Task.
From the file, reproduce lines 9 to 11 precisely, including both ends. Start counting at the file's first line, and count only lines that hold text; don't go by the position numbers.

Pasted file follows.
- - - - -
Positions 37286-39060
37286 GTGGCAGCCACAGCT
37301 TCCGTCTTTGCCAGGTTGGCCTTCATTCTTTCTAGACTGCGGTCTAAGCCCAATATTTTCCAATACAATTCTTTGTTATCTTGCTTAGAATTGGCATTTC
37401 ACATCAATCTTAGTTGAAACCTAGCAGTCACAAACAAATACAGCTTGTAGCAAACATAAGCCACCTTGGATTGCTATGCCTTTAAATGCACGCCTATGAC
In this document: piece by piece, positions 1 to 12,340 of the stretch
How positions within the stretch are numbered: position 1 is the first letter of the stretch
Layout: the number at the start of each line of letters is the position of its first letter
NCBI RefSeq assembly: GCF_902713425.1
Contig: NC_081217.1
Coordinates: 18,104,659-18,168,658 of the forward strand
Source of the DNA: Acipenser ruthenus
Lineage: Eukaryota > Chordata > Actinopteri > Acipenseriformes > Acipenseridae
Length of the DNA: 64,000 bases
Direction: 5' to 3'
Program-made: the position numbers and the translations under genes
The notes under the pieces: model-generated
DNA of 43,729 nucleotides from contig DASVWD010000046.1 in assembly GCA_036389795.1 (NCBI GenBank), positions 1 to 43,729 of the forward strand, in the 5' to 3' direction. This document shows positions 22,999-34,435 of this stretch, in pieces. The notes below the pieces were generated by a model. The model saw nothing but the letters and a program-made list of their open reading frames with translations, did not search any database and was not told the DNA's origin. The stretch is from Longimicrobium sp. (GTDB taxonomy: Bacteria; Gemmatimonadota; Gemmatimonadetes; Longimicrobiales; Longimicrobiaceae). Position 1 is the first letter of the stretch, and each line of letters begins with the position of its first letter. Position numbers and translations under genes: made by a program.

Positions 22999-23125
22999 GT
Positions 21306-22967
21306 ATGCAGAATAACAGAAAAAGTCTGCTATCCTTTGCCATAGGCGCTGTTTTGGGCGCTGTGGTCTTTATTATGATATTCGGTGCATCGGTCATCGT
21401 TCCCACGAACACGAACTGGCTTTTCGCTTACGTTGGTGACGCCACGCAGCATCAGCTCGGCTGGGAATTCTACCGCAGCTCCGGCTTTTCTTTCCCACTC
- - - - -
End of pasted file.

Contig: NC_081217.1
Coordinates: 18,104,659-18,168,658 of the forward strand
Source of the DNA: Acipenser ruthenus